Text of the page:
Today the Diamondbacks played host to the St. Louis Cardinals in the first of a three game series. Randy Johnson was on the mound and after the previous 2 games against the Dodgers whether the two Diamondbacks aces suffered losses everyone was hoping that Randy would right the ship and return the Diamondbacks to their winning ways. Things started out well enough with Johnson holding the Cardinals at bay in the first inning. The wheels started to fall off in the second inning as Randy gave up 2 home runs to give the Cardinals a lead. He followed that up in the third inning giving up another 2 home runs for a 5-2 lead. Johnson loaded the bases in the fourth inning and things looked to be going downhill in a hurry. Jailen Peguero who had been called up today shut the Cardinals down getting out of the inning scoreless. The bullpen would allow just 1 run in the last 5 innings to keep the game from getting out of hand.

On the Diamondbacks side the offense was sputtering a little bit but not everyone was struggling. Shortstop Stephen Drew was again the leadoff man for the Diamondbacks. In his first at-bat he hit a single to left field but was erased on a double play. In the third inning Drew again came to the plate and laced a ball to the centerfield wall for a triple. He would score on a sacrifice fly to make the game 5-2 in favor of the Cardinals. When Drew came up in the fifth inning I leaned over and mentioned to my daughter Mallorie that Drew only needed a home run and a double to hit for the cycle. It was more of an empty comment than anything. Before I even completed the sentence Stephen Drew launched a ball over the right field fence for a home run leaving him just a double away with two at-bats remaining. Drew came up in the seventh inning and everyone was on the edge of their seats watching and waiting. With a count of 1-0 Stephen hit a ball to deep left field that went over the fielder’s outstretched hands hitting the warning track and bouncing over the wall for a ground-rule double.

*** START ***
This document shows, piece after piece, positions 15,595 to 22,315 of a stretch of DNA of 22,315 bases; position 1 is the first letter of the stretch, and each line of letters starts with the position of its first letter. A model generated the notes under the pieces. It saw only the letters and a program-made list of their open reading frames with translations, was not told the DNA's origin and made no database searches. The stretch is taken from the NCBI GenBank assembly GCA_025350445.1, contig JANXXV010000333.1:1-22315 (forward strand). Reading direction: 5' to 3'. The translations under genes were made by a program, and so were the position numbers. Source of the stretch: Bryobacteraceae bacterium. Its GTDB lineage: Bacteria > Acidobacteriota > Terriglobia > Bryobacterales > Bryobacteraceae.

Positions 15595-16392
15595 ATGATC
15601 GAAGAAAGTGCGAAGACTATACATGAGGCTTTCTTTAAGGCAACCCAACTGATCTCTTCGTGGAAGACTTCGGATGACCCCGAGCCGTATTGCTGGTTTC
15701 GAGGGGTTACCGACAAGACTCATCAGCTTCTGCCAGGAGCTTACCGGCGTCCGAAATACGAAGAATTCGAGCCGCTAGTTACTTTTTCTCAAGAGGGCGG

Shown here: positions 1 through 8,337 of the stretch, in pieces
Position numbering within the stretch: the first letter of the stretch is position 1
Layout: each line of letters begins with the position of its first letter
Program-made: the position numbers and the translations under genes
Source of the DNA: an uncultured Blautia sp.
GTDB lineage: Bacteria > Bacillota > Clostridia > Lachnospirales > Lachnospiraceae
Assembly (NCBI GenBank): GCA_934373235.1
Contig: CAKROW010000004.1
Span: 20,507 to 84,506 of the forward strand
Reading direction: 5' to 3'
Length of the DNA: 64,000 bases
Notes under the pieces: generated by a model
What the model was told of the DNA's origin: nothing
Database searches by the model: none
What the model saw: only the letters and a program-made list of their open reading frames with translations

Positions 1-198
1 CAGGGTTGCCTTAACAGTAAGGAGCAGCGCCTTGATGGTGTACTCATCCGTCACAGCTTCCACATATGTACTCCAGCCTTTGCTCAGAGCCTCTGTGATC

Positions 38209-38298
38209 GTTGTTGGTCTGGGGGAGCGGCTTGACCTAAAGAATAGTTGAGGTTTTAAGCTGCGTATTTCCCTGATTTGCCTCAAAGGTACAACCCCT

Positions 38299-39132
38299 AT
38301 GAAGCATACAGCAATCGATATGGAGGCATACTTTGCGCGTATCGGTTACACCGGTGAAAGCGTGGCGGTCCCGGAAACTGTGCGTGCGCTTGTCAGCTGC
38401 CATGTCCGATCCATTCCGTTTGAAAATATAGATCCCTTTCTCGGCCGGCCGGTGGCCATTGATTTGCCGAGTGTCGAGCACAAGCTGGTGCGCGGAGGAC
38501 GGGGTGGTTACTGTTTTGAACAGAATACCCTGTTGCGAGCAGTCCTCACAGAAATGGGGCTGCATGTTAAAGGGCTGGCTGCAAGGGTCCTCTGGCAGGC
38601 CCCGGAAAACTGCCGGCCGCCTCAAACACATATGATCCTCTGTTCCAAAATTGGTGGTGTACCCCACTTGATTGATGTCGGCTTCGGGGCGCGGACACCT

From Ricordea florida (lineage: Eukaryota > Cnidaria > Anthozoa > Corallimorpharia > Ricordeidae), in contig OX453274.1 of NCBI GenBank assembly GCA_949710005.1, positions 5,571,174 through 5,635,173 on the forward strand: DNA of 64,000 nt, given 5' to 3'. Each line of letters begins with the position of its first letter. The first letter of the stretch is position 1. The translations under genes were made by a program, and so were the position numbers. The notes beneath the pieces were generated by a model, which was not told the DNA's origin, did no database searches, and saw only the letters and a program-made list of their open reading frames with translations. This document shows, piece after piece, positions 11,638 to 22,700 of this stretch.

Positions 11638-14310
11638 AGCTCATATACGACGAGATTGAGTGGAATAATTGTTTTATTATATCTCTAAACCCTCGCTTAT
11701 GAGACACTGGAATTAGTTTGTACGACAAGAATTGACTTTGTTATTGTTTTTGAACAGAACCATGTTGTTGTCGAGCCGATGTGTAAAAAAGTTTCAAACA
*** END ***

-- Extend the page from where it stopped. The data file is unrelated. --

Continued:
The crowd erupted like a pent-up volcano. They rose in unison giving Stephen Drew a standing ovation for his accomplishment. Drew became the third Arizona Diamondbacks player to hit for the cycle. The first was Luis Gonzalez in 1999 in Houston. The second was Greg Colbrunn who accomplished this feat in San Diego. This was the first time any player had hit for the cycle at Chase Field. It was one of the most amazing things I have ever seen. Drew did not stop there though. He would score the go-ahead run in the seventh inning then follow that up with a double in the eighth inning making his night a 5-5 game with a single, two doubles, a triple, and a home run. He accounted for nearly half of Arizona’s hits and exactly half of their runs.

This is why I go to the games every night; to see the improbably happen where your team comes from behind to win the game thanks to a gutty performance by a young shortstop who happened to catch lightning in a bottle and gave the fans and his teammates something to cheer about. Hitting for the cycle is rare enough but this night it happened twice. While Drew was completing the task in Arizona, Seattle Mariners third baseman Adrian Beltre was having a similar night in Arlington Texas where he went 4-5 hitting for the cycle there. It was the first time since September 17, 1920 that this had occurred. It was definitely a magical night for a cycle ride.